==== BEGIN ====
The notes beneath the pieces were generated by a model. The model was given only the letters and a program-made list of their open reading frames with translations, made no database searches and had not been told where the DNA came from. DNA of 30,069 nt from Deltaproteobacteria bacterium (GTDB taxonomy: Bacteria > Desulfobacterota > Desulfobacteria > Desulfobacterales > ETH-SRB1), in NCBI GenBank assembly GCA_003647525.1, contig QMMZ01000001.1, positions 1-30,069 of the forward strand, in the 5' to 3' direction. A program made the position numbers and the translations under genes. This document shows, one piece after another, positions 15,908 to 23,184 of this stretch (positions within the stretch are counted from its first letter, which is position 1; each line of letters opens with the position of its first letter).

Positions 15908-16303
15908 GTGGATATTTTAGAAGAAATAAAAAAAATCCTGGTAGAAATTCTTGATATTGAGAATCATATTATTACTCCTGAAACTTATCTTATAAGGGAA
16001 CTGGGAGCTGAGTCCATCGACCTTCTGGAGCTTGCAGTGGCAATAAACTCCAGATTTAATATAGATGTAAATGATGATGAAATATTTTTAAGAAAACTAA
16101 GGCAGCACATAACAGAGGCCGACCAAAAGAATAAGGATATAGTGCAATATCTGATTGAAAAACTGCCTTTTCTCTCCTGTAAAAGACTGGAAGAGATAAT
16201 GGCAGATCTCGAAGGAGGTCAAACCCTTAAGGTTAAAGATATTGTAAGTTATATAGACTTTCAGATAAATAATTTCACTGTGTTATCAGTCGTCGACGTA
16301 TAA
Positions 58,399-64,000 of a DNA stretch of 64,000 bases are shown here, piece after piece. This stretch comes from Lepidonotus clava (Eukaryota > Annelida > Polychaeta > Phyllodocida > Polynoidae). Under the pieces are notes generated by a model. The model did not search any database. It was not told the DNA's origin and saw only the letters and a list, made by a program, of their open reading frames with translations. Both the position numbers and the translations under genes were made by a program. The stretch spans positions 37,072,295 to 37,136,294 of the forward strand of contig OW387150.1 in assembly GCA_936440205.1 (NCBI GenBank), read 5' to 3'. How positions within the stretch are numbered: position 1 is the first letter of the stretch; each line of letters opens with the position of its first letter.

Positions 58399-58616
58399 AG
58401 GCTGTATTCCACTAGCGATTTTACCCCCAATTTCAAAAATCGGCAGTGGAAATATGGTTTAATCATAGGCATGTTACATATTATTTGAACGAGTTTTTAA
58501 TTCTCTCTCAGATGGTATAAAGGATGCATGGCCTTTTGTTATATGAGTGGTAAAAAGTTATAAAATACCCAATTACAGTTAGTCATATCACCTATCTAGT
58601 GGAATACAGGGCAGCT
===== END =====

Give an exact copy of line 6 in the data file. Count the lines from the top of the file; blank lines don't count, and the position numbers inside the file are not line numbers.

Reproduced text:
16201 GGCAGATCTCGAAGGAGGTCAAACCCTTAAGGTTAAAGATATTGTAAGTTATATAGACTTTCAGATAAATAATTTCACTGTGTTATCAGTCGTCGACGTA